Moving Toward More Inclusive Government Communication in an Era of Superdiversity

Published date01 November 2023
AuthorWarda Belabas
Date01 November 2023
Subject MatterPerspectives
Administration & Society
2023, Vol. 55(10) 1952 –1973
© The Author(s) 2023
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DOI: 10.1177/00953997231190570
Moving Toward More
Inclusive Government
Communication in an
Era of Superdiversity
Warda Belabas1
Going beyond the practical obstacles of and facilitators for inclusive
government communication, this study stresses the underlying tension
between democratic and bureaucratic values in administrative structures and
its implication for inclusive communication. The clash between on the one
hand efficiency, market-driven patterns, and impartiality and on the other
hand individual rights, advocating equal rights and social justice shows that
in coming to terms with the reality of superdiverse societies governments
need to reconcile these values on the level of actual decision-making and
behavior by public communication practitioners.
intercultural communication, diverse publics, governments, public sector
communication, migration-related diversity
As practices of living with migration-related diversity have become the norm
in everyday life (Meissner, 2015), governments face the challenge of
developing policies that address the issues of integration and social cohesion.
1Erasmus University Rotterdam, The Netherlands
Corresponding Author:
Warda Belabas, Department of Public Administration and Sociology, Erasmus University
Rotterdam, Burgemeester Oudlaan 52, Rotterdam 3000 DR, The Netherlands.
1190570AAS0010.1177/00953997231190570Administration & SocietyBelabas
Belabas 1953
Consequently, numerous studies have explored the question of how to deliver
public services to migrants, particularly in policy areas such as health ser-
vices, education, and social services (e.g., Dryden-Peterson, 2010; Edward &
Hines-Martin, 2015; Seeleman et al., 2015). Other studies have examined the
necessity of adapting representative democracy to the multiple and complex
identities in diverse societies (Guidikova, 2015). Yet another part of public
administration research has focused on the impact of diversity on organiza-
tional outcomes, including performance, turnover, and the management of
diversity within employee-employer relationships (e.g., Compton & Meier,
2016; Pitts & Jarry, 2009).
However, the diversification of society also has implications for how gov-
ernments communicate with their citizens. Given that many cities now host a
great diversity of minority communities, it is crucial to understand and iden-
tify their specific information and communication needs in order to develop
community-centered and culturally sensitive communication strategies to
respond to those needs, and at the same time, “to prevent and mitigate the
effects of stigmatization” (Vanhamel et al., 2021, p. 2). Communication is an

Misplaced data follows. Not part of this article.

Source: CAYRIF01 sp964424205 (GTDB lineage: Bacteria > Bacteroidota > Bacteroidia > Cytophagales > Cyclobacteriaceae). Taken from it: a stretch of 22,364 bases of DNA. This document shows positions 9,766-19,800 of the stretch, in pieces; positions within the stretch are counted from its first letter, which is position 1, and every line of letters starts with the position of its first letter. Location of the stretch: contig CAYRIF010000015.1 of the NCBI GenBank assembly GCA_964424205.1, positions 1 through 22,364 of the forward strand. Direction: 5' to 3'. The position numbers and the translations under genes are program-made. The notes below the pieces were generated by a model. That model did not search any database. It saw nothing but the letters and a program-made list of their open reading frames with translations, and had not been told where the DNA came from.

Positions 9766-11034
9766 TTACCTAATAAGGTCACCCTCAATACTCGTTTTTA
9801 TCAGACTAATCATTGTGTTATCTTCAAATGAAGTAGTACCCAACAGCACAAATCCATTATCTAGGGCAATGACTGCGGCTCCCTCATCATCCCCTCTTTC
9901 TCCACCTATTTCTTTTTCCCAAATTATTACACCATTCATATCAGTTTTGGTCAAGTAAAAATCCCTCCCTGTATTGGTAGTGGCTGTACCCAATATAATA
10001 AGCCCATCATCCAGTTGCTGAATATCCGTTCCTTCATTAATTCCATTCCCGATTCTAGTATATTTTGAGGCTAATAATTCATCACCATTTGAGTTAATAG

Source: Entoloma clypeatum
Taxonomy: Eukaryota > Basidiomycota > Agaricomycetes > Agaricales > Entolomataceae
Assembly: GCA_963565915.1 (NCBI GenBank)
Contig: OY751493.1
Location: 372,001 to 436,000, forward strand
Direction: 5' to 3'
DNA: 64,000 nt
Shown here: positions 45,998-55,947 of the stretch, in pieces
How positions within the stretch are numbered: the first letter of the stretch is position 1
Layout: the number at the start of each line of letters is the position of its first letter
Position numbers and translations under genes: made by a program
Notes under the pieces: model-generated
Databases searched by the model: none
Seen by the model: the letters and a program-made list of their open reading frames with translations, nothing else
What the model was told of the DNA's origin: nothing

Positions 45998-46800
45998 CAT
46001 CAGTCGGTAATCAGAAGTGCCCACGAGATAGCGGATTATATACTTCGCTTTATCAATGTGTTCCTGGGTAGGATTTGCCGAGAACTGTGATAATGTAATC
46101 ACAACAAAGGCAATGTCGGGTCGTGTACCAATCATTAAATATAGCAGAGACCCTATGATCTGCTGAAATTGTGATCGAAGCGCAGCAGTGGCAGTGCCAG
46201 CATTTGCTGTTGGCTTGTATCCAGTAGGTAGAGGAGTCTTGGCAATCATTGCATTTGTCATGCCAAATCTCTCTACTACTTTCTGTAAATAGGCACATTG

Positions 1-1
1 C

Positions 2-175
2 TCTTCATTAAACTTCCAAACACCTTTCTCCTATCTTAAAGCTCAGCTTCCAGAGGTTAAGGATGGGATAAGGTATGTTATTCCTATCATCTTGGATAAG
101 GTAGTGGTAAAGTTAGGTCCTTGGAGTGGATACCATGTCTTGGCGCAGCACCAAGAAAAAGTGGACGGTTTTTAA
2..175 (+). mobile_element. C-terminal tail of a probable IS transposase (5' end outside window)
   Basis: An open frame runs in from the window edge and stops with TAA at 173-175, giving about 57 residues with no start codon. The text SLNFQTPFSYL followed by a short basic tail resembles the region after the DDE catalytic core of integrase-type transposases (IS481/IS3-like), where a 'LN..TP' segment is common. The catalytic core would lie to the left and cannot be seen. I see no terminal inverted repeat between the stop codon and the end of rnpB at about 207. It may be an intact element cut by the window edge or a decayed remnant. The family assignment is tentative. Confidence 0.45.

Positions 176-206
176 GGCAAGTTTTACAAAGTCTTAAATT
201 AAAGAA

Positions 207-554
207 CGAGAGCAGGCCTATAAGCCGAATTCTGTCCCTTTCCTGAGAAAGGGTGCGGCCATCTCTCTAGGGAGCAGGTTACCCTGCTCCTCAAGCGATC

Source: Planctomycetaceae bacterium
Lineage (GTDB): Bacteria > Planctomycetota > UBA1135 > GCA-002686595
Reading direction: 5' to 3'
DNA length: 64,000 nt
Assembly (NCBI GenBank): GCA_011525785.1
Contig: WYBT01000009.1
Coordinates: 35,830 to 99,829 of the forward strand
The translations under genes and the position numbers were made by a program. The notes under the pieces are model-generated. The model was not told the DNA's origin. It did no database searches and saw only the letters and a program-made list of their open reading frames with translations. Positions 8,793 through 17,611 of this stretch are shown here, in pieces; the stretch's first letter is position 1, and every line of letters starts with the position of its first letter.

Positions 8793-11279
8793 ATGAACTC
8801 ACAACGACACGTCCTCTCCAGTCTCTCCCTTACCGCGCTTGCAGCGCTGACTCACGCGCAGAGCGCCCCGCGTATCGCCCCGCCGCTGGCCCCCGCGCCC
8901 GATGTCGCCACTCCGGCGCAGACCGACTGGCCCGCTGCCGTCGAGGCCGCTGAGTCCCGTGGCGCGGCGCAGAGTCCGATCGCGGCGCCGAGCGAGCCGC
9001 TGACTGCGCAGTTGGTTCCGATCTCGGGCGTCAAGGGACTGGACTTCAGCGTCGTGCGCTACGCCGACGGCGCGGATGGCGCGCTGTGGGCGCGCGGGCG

essential task for governments in modern representative democracies. It is
necessary to create an information environment that allows citizens to learn
about the issues in society that affect them, to understand the actions of gov-
ernment officials, and to express their views to these officials (Carpini, 2004).
Only a limited number of studies, however, have explicitly focused on public
communications by governments in the context of societies that are increas-
ingly affected by migration. This is remarkable, considering that public com-
munication is one of the most important government functions (Liu, Horsley
& Yang, 2012). As the population becomes ever more diverse and fragmented,
an important question emerges: How can governments ensure that they com-
municate with these diverse publics in ways that are both inclusive and effec-
tive? This question becomes even more relevant when we consider the issues
of representative participation and the inclusion of citizens from a variety of
social, cultural, and ethnic backgrounds in all kinds of democratic renewal
programs and projects (Bleich et al., 2015; Waylen, 2015). This is particularly
important in these times of increasing polarization among citizens and between
citizens and governmental and political institutions (Dixit & Weibull, 2007).
This topic is central to the concept of the democratic ethos, which refers to the
fundamental capacity of governments to encourage knowledge and participa-
tion among different groups and to foster what Nabatchi (2010) calls “the
increase of citizen comprehension of and appreciation for the humanistic
imperatives of democracy” (p. 381). In order to facilitate intelligent and effec-
tive citizen participation and inclusion (Wildavsky, 1979), I argue that govern-
ments must reevaluate their communication practices in this era of

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